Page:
Much of Bukowski's short fiction is semi-autobiographical and features Henry Chinaski, Bukowski’s fictional alter-ego. These stories usually involve the drunken escapades of the narrator in a variety of situations and personas: as philanderer, writer, gambler, outcast, iconoclast, schemer, brawler, criminal, jailbird, and father. Many of Bukowski's stories, like his poetry, revel in themes of sex and violence, often seen from an absurdist vantage point. His first collection of short stories, Erections, Ejaculations, Exhibitions and General Tales of Ordinary Madness, is, like its title suggests, about the elemental details of existence, and its prose is unapologetically lowbrow and celebratory of humankind's carnality and the body's exigencies. Hot Water Music (1983) contains stories which depict senseless violence, absurd situations, and a cruel and tragic fatalism. In the story “Decline and Fall,” a man named Mel tells a bartender, Carl, of his experience with two friends—a married couple. While at the couple's house watching football, the two friends have sex in front of Mel and then serve him the human remains of a fourteen-year-old hitchhiker for dinner. When Mel tries to leave the house, the wife forces herself on him as her husband watches. Shocked, Carl urges Mel to call the police. Mel denies the story, shoots Carl, and leaves the bar. In another story, “The Life of a Bum,” a down-and-out man named Harry spends an afternoon in Los Angeles drinking, sleeping in public, and wasting time. The narrative comes to a climax when Harry nudges an acquaintance, Monk, in front of a bus in order to steal the injured man's wallet. He then takes the money and eats at a restaurant, only to continue his aimless wandering around the city.
Critical commentary on Bukowski's short fiction is mixed. He is often praised for his truthfulness, even though at times deemed ugly and offensive. Some critics view Bukowski in the tradition of the American literary maverick—blasting respectability and conformity in order to reveal a visceral, unregenerate humanity. Many critics, however, regard Bukowski's work as superficial, pretentious, and misogynist. Yet other commentators perceive a tongue-in-cheek attitude behind the macho posturing. Reviewers often comment on the influences of Ernest Hemingway and Henry Miller on Bukowski's short fiction style. The literary debt to Hemingway is clear: Bukowski shared with him a preoccupation with death, reliance on dialogue, and linguistic brevity. Miller and Bukowski employed a similar prose which is spontaneous with a distinct biographical component, and both individuals cultivated a mythic persona, as fictional and public personae are substantial to both authors' writing. Bukowski brought experience into fiction with a masterful technique of conscious selection and reorganization, creating personalities both distanced and close to Bukowski the writer and Bukowski the man. The autobiographical aspects of Bukowski's work are rich areas of literary scholarship; accordingly, critics frequently conclude that Bukowski's actual life is the subject matter of many of his short stories. As such, the stories are praised for their realism and lack of sentimentality, as they explore the lives of characters struggling to survive in poverty and drunkenness. Many commentators trace the development of Bukowski's stories: his later works tend to shift from a first person to third-person narration and are thus less autobiographical in nature. It is Bukowski's willingness to lay bare his exploration and celebration of the private self through writing that many critics perceive to be his most valuable contribution to contemporary American literature.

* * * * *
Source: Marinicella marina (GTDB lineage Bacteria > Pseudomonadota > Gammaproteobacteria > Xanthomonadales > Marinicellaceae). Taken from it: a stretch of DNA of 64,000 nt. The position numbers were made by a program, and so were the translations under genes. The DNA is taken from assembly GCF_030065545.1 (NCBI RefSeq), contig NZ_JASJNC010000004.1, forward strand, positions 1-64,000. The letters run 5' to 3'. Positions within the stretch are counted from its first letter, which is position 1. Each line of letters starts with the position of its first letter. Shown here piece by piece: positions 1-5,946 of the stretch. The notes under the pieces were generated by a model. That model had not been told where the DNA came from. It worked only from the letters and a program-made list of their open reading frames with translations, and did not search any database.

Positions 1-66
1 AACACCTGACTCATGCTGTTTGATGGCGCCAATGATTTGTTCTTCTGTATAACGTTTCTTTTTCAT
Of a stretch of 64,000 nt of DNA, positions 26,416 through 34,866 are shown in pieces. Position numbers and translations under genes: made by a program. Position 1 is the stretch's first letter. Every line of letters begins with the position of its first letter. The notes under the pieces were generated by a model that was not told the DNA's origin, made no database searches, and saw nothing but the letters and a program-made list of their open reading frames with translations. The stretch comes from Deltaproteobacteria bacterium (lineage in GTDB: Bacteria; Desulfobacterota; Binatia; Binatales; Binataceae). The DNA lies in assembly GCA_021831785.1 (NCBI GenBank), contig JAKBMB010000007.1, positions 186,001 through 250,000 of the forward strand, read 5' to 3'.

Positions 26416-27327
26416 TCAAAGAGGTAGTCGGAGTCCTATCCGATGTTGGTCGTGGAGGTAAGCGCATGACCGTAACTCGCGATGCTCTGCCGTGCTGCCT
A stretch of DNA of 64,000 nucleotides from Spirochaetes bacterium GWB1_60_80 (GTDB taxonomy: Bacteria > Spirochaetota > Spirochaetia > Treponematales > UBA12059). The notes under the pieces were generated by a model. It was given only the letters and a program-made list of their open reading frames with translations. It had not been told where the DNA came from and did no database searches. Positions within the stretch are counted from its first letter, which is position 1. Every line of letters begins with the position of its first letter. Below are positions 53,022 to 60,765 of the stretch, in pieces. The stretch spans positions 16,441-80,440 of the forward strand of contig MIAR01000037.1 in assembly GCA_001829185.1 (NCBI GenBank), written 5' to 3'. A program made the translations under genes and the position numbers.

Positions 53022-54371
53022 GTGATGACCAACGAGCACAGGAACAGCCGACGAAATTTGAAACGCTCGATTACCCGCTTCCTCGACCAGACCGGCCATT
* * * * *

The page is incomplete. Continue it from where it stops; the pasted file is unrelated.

Notes of a Dirty Old Man 1969
Erections, Ejaculations, Exhibitions and General Tales of Ordinary Madness 1972; abridged edition published as Life and Death in the Charity Ward, 1974
South of No North: Stories of the Buried Life 1973
Bring Me Your Love [illustrated by R. Crumb] 1983
Hot Water Music 1983
There's No Business 1984
Septuagenarian Stew 1990
Flower, Fist, and Bestial Wail (poetry) 1959
Poems and Drawings (poetry) 1962
Run with the Hunted (poetry) 1962
It Catches My Heart in Its Hands: New and Selected Poems, 1955-1963 (poetry) 1963
Grip the Walls (poetry) 1964
Cold Dogs in the Courtyard (poetry) 1965
Crucifix in a Deathhand: New Poems, 1963-1965 (poetry) 1965
The Genius of the Crowd (poetry) 1966
The Girls (poetry) 1966
Night's Work (poetry) 1966
True Story (poetry) 1966
The Curtains Are Waving (poetry) 1967
At Terror Street and Agony Way (poetry) 1968
Poems Written before Jumping out of an 8-Story Window (poetry) 1968
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SOURCE: “News from Elsewhere,” in New York Review of Books, Vol. 19, October 5, 1972, p. 21–22.